Another NBA season has come and gone, and again you are without a championship. If fact, things appear even worse since it now seems that half the world hates your guts. Did it really have to be that way? Is there hope for your future?
do not know who advises you, but whatever they are getting paid is waaaay too much. I'll tell you what -- hire me at a decent wage and I promise to have the world loving you again in no time. Well -- let me change that statement a bit -- I will attempt to undo most of the damage you created for yourself this past year. I'll leave the miracles to the Man upstairs.
Now, first a confession: I am not the biggest NBA fan in the world. I just have not liked the product very much since Michael Jordan's second retirement -- the one that should have been final. I knew about you, but was not all-consumed the way many Cavs fans probably were. I know you have heard most of this before, but sometimes I wonder if mega-stars like yourself ever listen to a sane, logical voice. I don't hate you but I will never be mistaken for a "yes man." That being said, let's chat about the past year ...
1) Leaving Cleveland -- There was no way that this ever works out. You can't dump the girl who loves you no matter what. Sometimes you have to leave, but you can at least minimize the damage.
What you should have said; "I have made the difficult decision to leave the Cavaliers. I will be forever grateful to the fans of Cleveland for their support." This should have been said early and up front out of respect to the team, the fans, and the owner.
2) The Decision -- Probably the absolute worst decision by a professional athlete in recent memory. No matter who you ended up with, this debacle was designed to piss off everyone else. Anyone who had anything to do with it should be kept as far away from you as possible.
What you should have done: Have a press conference, announce your decision, take difficult questions.
3) Over-the-top celebration in Miami -- We all expect fanfare when a big-time athlete comes to our team, but this extravaganza was just too much to stomach. A little humility thrown into the process might have gone a long way.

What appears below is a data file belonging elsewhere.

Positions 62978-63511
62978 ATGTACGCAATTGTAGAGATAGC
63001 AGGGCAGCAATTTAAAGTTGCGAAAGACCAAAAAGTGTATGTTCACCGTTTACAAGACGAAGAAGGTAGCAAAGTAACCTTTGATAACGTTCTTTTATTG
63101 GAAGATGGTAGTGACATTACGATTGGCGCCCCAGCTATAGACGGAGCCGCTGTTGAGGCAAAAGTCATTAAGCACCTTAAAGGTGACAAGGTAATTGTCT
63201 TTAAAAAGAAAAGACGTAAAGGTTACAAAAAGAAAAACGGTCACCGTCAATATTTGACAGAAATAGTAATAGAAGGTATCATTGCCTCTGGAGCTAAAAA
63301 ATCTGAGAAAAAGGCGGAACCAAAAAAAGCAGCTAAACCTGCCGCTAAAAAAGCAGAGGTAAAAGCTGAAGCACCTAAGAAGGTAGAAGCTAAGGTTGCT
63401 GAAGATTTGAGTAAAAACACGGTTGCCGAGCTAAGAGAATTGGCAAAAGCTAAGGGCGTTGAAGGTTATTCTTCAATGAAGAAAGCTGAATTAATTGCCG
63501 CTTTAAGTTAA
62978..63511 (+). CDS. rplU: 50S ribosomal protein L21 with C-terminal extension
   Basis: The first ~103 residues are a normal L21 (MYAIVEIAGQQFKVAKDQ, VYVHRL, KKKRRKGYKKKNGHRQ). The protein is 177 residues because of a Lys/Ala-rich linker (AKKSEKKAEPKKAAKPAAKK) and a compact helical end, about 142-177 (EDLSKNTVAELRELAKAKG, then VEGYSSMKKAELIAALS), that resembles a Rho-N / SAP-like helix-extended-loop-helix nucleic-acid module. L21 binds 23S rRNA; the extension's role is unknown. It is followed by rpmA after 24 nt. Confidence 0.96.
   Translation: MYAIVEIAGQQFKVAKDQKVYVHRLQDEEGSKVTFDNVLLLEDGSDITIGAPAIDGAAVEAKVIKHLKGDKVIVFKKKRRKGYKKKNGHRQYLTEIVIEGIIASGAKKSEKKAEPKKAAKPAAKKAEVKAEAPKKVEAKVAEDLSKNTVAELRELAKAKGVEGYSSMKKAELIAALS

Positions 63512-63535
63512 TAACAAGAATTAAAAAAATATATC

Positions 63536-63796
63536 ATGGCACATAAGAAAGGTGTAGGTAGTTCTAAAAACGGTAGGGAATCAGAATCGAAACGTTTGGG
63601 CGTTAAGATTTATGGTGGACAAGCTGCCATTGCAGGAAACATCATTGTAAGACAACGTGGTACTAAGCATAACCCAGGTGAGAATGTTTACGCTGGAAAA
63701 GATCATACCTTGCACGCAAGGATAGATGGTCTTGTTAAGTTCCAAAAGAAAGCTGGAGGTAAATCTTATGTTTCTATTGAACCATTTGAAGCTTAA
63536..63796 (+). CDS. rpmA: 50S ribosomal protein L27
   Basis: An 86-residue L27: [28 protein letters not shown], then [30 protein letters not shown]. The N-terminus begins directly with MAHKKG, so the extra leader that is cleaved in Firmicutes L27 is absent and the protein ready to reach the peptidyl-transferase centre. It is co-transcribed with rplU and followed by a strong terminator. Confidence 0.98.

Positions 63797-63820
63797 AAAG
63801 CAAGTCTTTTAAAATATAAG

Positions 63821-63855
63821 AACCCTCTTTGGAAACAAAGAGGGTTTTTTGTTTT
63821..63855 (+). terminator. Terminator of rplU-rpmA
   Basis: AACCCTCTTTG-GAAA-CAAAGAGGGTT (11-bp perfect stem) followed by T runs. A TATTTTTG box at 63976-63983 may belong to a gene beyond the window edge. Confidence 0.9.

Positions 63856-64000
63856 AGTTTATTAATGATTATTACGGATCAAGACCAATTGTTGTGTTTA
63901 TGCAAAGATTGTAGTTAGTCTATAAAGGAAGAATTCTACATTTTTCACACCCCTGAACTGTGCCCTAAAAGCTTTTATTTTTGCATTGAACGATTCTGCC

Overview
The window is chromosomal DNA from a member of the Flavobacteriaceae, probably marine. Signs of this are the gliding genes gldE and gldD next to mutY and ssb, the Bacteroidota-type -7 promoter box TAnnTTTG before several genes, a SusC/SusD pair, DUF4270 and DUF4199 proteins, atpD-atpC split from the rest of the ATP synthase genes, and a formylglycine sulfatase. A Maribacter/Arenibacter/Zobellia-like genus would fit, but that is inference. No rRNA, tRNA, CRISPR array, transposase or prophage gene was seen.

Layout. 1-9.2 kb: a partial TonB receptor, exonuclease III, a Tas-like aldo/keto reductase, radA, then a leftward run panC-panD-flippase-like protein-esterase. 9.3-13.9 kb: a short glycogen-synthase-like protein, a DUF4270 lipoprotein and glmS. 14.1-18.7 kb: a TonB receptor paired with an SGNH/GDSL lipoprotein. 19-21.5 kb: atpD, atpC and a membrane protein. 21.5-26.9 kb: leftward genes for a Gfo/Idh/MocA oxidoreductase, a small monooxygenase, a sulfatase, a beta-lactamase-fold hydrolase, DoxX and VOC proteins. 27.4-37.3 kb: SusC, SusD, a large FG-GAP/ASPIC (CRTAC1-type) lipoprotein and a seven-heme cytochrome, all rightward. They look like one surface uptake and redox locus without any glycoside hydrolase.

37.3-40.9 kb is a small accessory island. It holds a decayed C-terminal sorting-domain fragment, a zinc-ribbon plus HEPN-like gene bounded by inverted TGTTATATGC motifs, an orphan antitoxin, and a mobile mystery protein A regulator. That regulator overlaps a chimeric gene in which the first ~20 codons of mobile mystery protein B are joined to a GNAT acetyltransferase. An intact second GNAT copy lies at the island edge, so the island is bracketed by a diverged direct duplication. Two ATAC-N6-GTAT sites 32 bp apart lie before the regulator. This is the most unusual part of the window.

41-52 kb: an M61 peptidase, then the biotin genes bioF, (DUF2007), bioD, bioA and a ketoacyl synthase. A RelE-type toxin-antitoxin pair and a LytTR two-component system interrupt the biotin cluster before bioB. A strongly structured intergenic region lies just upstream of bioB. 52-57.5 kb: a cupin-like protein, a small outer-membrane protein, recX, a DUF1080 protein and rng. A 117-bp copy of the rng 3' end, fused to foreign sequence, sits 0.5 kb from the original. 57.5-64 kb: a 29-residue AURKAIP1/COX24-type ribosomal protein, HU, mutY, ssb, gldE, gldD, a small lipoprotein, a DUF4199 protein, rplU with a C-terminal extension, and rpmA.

4) Playoff performance -- When you are The Man, you have to be the man when it counts most (see Michael Jordan). Having stretches of greatness mixed in with stretches of mediocrity just doesn't cut it. Deferring shots and opportunities to teammates at crunch time shows a lack of confidence and a lack of the chutzpah the greatest have as part of their being. Even if you made a great effort and fell short (see Dwyane Wade), you would garner respect. Disappearing during the NBA Finals is not an option.
5) Bitterness -- Next time keep your mouth shut after you lose. The fans are the ones who have provided you this fantastic lifestyle. How about a little respect for them?
What you should have said: "I would like to congratulate the Dallas Mavericks on winning the NBA title. They are a class act and did what they needed to do at the right times. I am disappointed for myself, my teammates, and the Heat fans. I will learn from this defeat and come back even more determined and prepared than I was this season. It will be a long summer. I pledge my best efforts to bring a championship to Heat fans in 2012."
Oh yeah -- no more flopping in high profile games. That type of action is not befitting of the most talented player in the game today. And no more mocking of an athlete who stuck with it and brought a championship to his team and city (see Dirk Nowitski). Be on your best bevavior, act like a man, and show that you have the gumption to kick ass all next season and not stop until the championship trophy is in your hands. If you want to be judged with the all-time greats there are still many steps to be taken.
I am also available for consulting -- at a price that a wealthy guy like you can easily afford. Give me a chance. I mean really -- could I mess things up any worse than they are now?
Labels: Cleveland Cavaliers, Dallas Mavericks, Dirk Nowitski, LeBron James, Miami Heat, Michael Jordan, NBA, The Decision